Electric Wizard’s Time to Die: Stoned to Death
On their last two albums, 2007’s Witchcult Today and 2010’s Black Masses, Electric Wizard began to get fashionable. Tracks like “Dunwich” and “Venus In Furs” felt glam-influenced and upbeat (as upbeat as stoner doom metal can sound), and overall the albums seemed to have a bit more tongue-in-cheek swagger than the band’s previous output. This wasn’t a bad thing—it introduced a whole new legion of fans to one of metal’s best bands—but it definitely hinted at a shift towards more mainstream-palatable sounds for the Dorset four-piece. Which is why it’s heartwarming to see that on their latest record, Electric Wizard have gone in the opposite direction entirely. Time To Die is a dense monolith of misanthropic drug-drenched morbidity that will separate fair-weather fans from the Chosen Few.
The hallmarks of the band’s sound are all present on Time To Die: groaning Lovecraftian riffs by Liz Buckingham, sneering vocals by Justin Oborn, cymbal-heavy percussion, the occasional horror movie sample, reverb that echoes for centuries. But from the get-go, this record presents listeners with harsher sensibilities; opener “Incense of the Damned” includes the lyric, “I don’t give a fuck about anyone,” which sets the stage for the songs that follow it. This record is light on far-out earth-loving hippie-isms like satyrs and space travel; instead, it focuses on the unholy metallic trinity of death, Satan, and dank-ass weed. Time To Die isn’t a joint passed to you at a concert, it’s the bong rip that leaves you wondering if the world’s gonna collapse.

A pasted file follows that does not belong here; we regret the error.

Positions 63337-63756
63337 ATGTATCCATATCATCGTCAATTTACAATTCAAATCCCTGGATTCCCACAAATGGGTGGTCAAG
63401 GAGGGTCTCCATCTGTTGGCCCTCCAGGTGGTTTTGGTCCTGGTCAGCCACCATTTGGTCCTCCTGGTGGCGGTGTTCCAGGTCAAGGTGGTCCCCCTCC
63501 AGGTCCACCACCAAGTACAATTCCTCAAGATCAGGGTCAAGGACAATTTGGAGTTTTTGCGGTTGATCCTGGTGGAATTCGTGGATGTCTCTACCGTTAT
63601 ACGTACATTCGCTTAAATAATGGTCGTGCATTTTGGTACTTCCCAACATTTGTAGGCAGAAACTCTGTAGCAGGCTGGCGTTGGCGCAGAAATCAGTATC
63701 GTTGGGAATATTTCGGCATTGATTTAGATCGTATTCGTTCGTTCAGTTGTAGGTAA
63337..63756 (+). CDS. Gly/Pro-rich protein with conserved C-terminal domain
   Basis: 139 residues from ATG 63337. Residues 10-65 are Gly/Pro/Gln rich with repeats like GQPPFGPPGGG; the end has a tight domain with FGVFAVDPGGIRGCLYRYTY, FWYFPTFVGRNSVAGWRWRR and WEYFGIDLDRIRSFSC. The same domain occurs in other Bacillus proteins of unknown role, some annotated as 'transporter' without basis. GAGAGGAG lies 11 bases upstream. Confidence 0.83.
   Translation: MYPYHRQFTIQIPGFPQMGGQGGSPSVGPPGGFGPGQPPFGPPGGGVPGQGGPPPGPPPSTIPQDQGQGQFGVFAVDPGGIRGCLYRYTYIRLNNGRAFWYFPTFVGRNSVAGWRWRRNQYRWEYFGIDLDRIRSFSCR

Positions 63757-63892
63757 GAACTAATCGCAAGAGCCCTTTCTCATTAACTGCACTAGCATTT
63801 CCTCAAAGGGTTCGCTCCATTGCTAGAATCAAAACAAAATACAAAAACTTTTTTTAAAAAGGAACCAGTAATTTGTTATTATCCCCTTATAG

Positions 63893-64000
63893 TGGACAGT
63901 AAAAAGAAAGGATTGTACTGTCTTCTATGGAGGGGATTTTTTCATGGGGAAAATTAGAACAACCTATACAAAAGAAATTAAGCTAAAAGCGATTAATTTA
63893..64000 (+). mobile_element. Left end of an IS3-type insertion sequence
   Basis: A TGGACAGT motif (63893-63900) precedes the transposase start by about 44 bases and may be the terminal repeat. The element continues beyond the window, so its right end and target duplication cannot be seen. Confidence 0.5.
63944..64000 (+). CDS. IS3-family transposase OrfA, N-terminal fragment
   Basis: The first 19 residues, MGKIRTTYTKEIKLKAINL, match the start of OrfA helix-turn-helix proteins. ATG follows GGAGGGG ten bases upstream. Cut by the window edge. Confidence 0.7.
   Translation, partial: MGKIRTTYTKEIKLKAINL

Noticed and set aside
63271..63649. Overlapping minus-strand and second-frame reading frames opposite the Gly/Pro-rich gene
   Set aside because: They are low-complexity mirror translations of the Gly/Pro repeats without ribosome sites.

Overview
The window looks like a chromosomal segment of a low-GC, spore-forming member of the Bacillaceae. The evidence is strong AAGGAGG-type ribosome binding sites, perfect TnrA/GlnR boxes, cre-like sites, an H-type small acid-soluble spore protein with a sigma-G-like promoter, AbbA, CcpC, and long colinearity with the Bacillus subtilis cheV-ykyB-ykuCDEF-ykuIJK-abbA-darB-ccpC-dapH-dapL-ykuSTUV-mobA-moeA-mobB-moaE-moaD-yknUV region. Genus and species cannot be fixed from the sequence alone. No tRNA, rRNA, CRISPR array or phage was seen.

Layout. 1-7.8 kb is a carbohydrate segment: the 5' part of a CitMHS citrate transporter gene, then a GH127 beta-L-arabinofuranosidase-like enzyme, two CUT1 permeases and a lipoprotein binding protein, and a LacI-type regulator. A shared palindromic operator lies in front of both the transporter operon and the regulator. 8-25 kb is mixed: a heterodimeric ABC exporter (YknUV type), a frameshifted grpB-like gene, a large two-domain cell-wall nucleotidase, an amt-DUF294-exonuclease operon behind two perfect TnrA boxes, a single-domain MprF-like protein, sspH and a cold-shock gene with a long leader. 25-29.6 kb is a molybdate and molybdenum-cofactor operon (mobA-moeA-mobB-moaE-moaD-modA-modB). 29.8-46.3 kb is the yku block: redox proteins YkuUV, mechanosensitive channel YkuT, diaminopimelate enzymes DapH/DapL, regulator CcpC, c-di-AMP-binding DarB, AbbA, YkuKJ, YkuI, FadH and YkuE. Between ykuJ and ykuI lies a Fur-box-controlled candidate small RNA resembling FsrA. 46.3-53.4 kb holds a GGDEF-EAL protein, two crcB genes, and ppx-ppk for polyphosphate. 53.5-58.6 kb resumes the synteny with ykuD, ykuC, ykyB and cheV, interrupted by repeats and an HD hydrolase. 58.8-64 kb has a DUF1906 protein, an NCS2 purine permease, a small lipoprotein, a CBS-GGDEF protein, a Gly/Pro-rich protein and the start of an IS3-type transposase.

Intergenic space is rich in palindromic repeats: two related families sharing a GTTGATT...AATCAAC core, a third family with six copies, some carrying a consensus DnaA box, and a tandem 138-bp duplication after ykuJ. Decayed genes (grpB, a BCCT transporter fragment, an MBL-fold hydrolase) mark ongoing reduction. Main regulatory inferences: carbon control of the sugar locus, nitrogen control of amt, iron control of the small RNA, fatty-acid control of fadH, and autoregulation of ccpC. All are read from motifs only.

But that level of crushing darkness is what makes Time To Die so incredible. This record doesn’t sound retro in the ways at which some of Electric Wizard’s peers—Ghost, Uncle Acid and the Deadbeats—so desperately grasp. The songs owe as much of their atmosphere to black metal as they do to the 1970s. The title track is driving in its slow stomp, while “Funeral Of Your Mind,” with its huge chorus and swinging guitar leads, is both infectious and deeply pissed-off. “We Love The Dead” would smack of Hammer Horror if it didn’t feel like the anthem of an actual group of deranged junkies digging up bodies. There are a few shifts in tempo, but they don’t feel drastic—“Lucifer’s Slaves” is funky and danceable for the first half, but even that sinks into a pit of crushing riff quicksand in the middle.
Everything about Time To Die (including its title) suggests that it’s Electric Wizard’s final album. The closing track, “Saturn Dethroned”, is a psychedelic mindbender that ends with that famous opening sample from 2000’s seminal Dopethrone: “When you get into one of these groups, there’s only a couple ways you can get out…” Maybe I’m reading too much into that, and the band has ten more records planned. That said, if Electric Wizard called it quits, Time To Die is an incredible album to go out on, an album as heavy, morbid, and lasting as any tombstone that’s ever been carved.